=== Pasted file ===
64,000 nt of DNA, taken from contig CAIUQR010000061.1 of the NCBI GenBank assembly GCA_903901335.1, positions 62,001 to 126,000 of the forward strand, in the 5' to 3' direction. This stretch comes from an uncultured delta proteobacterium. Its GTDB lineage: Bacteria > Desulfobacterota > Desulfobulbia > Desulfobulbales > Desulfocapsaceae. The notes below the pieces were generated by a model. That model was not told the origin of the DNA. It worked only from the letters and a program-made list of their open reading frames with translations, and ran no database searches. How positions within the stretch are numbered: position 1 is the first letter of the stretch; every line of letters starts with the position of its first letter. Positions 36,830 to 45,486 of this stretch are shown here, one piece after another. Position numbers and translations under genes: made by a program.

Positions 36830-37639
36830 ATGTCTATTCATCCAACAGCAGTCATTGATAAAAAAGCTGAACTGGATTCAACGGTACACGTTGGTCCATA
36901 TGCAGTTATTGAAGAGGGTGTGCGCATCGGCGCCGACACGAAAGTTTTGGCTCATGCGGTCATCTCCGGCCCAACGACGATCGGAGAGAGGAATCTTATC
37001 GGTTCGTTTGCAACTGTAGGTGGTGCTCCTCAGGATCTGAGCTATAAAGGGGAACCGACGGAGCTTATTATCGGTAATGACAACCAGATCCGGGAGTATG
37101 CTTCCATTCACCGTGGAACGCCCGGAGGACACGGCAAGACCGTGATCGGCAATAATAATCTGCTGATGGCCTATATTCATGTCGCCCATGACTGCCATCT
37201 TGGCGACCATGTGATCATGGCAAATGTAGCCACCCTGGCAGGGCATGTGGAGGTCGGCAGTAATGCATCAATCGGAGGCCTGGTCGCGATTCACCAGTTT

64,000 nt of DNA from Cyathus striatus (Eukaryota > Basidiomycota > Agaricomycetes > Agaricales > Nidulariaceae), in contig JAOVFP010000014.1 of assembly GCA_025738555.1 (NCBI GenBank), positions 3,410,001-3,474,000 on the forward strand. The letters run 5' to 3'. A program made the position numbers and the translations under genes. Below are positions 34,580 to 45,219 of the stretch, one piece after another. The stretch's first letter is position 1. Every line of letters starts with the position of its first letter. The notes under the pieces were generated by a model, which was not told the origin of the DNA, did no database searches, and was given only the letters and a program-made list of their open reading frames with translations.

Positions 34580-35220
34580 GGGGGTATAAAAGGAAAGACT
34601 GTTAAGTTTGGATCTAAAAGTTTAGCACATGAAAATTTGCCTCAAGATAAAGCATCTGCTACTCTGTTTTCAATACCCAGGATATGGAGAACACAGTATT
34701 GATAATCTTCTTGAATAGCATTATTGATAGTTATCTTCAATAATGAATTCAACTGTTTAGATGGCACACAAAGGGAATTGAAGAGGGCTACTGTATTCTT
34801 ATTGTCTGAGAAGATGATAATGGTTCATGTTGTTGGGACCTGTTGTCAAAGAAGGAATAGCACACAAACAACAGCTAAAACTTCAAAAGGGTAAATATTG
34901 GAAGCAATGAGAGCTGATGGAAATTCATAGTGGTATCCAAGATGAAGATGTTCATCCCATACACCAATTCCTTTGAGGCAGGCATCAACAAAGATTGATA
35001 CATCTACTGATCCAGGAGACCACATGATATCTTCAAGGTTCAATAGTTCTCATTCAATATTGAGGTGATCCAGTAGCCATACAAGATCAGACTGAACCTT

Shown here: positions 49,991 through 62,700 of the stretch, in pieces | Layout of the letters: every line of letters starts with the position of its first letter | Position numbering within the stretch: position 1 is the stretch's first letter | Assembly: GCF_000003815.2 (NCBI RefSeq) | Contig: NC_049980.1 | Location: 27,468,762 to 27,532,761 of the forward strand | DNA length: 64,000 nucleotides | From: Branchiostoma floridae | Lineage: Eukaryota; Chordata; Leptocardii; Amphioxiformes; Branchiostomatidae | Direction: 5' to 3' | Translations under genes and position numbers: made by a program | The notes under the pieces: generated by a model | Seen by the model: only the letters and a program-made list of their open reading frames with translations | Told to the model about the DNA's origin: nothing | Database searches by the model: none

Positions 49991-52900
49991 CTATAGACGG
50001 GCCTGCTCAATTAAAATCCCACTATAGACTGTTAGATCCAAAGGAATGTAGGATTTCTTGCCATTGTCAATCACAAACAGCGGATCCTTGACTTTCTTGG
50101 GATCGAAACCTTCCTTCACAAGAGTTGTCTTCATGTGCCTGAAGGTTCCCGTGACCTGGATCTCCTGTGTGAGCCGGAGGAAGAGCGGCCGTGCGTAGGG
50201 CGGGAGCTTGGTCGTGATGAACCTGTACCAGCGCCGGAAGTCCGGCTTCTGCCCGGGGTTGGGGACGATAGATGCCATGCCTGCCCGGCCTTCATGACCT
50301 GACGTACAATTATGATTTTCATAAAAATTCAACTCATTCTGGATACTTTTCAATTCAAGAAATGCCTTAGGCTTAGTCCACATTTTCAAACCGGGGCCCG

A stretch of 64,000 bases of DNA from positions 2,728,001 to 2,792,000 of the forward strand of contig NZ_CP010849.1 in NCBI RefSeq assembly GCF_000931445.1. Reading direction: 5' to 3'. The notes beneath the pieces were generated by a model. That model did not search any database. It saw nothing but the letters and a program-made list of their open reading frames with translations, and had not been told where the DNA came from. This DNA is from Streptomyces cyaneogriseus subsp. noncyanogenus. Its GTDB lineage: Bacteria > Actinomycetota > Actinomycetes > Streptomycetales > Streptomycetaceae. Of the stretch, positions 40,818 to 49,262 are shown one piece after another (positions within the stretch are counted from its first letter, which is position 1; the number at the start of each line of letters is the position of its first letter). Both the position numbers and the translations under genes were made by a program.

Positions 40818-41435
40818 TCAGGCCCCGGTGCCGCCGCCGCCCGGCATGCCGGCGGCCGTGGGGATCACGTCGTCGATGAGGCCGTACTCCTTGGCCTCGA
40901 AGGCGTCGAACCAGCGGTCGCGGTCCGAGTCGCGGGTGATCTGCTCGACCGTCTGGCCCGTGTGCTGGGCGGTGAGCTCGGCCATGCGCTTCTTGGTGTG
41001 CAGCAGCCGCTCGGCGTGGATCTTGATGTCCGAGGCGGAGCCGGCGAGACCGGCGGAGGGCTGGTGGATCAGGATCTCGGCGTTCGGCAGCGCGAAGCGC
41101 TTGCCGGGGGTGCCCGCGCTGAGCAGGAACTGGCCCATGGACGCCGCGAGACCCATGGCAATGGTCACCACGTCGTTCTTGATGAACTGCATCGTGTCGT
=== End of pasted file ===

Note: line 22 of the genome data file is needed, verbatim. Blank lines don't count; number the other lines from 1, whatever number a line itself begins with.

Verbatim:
50301 GACGTACAATTATGATTTTCATAAAAATTCAACTCATTCTGGATACTTTTCAATTCAAGAAATGCCTTAGGCTTAGTCCACATTTTCAAACCGGGGCCCG